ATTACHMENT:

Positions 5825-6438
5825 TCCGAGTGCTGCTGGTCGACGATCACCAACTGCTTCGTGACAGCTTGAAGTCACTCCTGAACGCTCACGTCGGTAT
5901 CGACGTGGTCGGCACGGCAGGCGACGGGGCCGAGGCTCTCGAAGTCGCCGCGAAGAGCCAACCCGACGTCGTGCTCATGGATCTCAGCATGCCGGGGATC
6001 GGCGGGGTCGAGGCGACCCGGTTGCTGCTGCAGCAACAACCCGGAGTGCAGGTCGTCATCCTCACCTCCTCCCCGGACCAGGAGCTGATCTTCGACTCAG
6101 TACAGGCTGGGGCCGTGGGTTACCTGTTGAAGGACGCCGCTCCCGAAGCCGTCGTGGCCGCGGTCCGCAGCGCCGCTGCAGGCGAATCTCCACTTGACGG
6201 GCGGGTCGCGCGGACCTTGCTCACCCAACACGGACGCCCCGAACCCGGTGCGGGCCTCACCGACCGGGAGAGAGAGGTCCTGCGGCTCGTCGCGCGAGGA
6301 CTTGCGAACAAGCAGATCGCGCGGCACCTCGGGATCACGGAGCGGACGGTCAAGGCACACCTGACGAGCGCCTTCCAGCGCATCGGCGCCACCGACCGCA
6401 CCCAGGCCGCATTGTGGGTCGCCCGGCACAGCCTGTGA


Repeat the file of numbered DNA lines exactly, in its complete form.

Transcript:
Positions 5825-6438
5825 TCCGAGTGCTGCTGGTCGACGATCACCAACTGCTTCGTGACAGCTTGAAGTCACTCCTGAACGCTCACGTCGGTAT
5901 CGACGTGGTCGGCACGGCAGGCGACGGGGCCGAGGCTCTCGAAGTCGCCGCGAAGAGCCAACCCGACGTCGTGCTCATGGATCTCAGCATGCCGGGGATC
6001 GGCGGGGTCGAGGCGACCCGGTTGCTGCTGCAGCAACAACCCGGAGTGCAGGTCGTCATCCTCACCTCCTCCCCGGACCAGGAGCTGATCTTCGACTCAG
6101 TACAGGCTGGGGCCGTGGGTTACCTGTTGAAGGACGCCGCTCCCGAAGCCGTCGTGGCCGCGGTCCGCAGCGCCGCTGCAGGCGAATCTCCACTTGACGG
6201 GCGGGTCGCGCGGACCTTGCTCACCCAACACGGACGCCCCGAACCCGGTGCGGGCCTCACCGACCGGGAGAGAGAGGTCCTGCGGCTCGTCGCGCGAGGA
6301 CTTGCGAACAAGCAGATCGCGCGGCACCTCGGGATCACGGAGCGGACGGTCAAGGCACACCTGACGAGCGCCTTCCAGCGCATCGGCGCCACCGACCGCA
6401 CCCAGGCCGCATTGTGGGTCGCCCGGCACAGCCTGTGA